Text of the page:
McGrath said she was registered as an Independent for years and then became a Democrat. She said her husband is a “lifelong Republican.” She complained about politicians who stay on their side “to the point that they will actually want the country to fail if it means getting them a political win.”
“I think that’s where we’re at,” she said. “You could argue that happens on both sides. Maybe that’s the case. The bottom line is I, have, I really feel like the only way to fix it is to get new people in there ... What you all should know about me is, yes, I’m a Democrat, but I’m an American first.”
She said Kentucky needs a leaders with a “vision for the future.”
“We need people to have a vision for the future,” she said. “In the 1950s, Eisenhower, who was a Republican president, had a vision for the interstate highway system, and he didn’t say, well, let’s give this to the highest bidder and let the private sector do it. He said, no, we need to do this as a country. And it passed in the Senate 99-1 and we built what was the largest infrastructure project the world has ever seen and it literally powered our country to be the economic powerhouse of the world. We need to think about the 21st Century the same way. We need to not only think of infrastructure as roads, bridges and dams ... We have to think about broadband. We have to think about cell phones. We have to think about modern day communications that’s going to power the jobs of the future.”
Floyd County Chamber of Commerce Director Charly Sholty said her top concern is climate change, prompting a discussion about the decline in coal mining jobs in Eastern Kentucky. Judi Calhoun, president of the Floyd County Democratic Woman’s Club, said there was “no plan to employ” coal miners after the industry declined. Reporting the loss of 9,000 residents who left the region to look for work, Calhoun said she told her children that they would have to either work in education or healthcare to stay in Eastern Kentucky.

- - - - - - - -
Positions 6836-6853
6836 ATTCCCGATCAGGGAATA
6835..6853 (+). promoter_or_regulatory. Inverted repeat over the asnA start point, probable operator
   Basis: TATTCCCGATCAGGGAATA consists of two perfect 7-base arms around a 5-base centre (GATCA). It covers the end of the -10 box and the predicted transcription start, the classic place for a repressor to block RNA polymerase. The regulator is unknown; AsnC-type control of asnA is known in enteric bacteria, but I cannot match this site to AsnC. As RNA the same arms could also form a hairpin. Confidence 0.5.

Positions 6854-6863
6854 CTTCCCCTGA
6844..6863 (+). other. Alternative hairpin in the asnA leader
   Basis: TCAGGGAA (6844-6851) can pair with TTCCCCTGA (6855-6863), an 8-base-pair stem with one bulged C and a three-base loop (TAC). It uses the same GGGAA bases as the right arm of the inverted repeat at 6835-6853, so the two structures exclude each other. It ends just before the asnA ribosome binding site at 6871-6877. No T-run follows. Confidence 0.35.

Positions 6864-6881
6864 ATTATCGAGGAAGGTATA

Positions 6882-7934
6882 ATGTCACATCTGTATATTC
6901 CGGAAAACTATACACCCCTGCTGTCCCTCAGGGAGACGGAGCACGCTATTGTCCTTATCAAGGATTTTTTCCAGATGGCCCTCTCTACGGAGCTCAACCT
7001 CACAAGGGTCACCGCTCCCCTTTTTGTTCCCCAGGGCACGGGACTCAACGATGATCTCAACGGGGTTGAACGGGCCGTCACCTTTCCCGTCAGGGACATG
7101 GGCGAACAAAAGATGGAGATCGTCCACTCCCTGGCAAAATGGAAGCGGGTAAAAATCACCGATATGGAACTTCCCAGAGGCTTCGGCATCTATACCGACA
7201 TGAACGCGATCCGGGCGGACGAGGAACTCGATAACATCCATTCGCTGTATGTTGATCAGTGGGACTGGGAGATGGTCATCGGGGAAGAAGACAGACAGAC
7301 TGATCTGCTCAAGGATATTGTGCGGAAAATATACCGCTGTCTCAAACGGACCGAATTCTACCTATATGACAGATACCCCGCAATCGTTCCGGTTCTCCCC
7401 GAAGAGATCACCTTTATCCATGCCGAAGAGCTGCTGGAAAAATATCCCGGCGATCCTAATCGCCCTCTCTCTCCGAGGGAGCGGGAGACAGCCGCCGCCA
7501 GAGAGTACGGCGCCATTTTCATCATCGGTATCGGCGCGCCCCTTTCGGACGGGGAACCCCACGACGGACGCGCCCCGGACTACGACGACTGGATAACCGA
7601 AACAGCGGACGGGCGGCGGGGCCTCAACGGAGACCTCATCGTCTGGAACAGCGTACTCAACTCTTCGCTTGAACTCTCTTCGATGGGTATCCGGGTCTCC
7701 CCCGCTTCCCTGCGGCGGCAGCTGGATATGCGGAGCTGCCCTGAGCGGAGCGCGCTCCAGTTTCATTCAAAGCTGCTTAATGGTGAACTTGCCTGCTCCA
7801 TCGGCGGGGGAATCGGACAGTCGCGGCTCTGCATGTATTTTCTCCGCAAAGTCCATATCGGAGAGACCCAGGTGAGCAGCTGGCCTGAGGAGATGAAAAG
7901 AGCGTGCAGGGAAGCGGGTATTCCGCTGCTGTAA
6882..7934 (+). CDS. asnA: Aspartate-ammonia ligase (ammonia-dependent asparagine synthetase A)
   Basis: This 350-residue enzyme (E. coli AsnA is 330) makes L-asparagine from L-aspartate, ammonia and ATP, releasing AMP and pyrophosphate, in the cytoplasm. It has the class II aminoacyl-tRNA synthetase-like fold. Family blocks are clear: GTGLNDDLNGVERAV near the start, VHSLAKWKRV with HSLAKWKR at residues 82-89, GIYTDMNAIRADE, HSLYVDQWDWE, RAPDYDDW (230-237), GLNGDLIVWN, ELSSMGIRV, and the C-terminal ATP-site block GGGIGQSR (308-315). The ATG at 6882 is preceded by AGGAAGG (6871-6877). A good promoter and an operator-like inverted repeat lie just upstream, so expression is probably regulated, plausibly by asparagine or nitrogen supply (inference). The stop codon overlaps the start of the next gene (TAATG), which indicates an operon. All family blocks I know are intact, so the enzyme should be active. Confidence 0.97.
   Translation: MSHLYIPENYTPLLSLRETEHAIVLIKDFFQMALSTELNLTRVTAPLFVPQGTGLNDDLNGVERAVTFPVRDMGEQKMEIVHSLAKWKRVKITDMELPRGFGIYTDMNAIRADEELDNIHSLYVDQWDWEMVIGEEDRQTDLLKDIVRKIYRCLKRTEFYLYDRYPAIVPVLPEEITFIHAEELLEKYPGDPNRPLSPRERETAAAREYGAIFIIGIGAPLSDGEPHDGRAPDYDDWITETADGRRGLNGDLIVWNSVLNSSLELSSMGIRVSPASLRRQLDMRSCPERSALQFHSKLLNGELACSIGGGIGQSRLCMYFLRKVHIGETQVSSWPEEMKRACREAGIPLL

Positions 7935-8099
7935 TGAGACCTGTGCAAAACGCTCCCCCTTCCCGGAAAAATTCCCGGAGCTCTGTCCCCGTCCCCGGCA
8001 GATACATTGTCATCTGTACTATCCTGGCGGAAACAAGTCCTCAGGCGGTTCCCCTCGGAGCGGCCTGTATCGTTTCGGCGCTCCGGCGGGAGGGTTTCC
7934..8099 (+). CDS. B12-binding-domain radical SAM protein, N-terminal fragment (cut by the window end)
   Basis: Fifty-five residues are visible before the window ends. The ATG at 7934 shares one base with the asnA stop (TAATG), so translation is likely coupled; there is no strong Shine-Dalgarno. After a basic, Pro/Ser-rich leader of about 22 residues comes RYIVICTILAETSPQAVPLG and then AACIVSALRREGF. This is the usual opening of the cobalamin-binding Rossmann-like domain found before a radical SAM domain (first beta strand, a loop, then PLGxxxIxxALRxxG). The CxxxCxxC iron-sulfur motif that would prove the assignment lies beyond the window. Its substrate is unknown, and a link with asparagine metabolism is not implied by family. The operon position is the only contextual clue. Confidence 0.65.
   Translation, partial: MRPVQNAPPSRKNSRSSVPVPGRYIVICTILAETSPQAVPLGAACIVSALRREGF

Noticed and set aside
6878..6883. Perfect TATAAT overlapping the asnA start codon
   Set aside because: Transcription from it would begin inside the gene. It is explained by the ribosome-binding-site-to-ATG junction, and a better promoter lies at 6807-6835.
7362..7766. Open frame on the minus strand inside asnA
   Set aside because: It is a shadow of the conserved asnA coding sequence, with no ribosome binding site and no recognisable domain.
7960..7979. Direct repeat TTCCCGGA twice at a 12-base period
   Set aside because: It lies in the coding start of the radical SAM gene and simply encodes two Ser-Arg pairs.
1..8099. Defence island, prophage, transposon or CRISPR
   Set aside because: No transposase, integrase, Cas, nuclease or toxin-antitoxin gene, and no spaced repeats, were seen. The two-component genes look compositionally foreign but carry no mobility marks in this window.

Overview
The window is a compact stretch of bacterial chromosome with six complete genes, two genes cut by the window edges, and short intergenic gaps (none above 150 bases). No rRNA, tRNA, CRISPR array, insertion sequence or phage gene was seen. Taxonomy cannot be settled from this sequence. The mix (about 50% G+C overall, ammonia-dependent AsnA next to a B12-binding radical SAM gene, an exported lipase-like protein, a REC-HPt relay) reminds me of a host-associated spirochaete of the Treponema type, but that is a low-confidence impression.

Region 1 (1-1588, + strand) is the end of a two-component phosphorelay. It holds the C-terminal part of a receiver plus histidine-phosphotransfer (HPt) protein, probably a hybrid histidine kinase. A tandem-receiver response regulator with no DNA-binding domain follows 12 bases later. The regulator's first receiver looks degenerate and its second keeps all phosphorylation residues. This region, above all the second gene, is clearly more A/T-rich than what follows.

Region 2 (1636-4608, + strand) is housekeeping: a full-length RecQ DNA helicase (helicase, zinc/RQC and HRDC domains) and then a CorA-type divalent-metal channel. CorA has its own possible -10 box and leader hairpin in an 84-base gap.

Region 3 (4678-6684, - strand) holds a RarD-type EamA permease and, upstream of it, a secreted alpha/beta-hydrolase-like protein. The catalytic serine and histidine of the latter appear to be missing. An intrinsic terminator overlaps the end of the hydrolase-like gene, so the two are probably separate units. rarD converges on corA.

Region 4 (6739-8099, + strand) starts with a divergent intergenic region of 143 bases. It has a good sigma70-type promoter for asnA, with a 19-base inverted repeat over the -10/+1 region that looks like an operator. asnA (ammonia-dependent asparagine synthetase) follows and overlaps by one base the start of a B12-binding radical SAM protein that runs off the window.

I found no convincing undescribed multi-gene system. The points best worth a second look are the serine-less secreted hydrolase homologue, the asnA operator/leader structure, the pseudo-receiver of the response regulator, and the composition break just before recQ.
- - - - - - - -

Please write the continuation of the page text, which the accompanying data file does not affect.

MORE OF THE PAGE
“Well, what I want to do is I want to go to Washington and make the case to my fellow senators,” McGrath told her. “Coal powered this country. It powered this country in the 20th century and into the 21st century, and we owe it, my fellow senators, owe it back to this region in an investment in the future, alright. And we have to have leaders that embrace what is already happening.”
She said Boeing partnered with South Africa two years ago to create biofuels, which are used in jet fuel.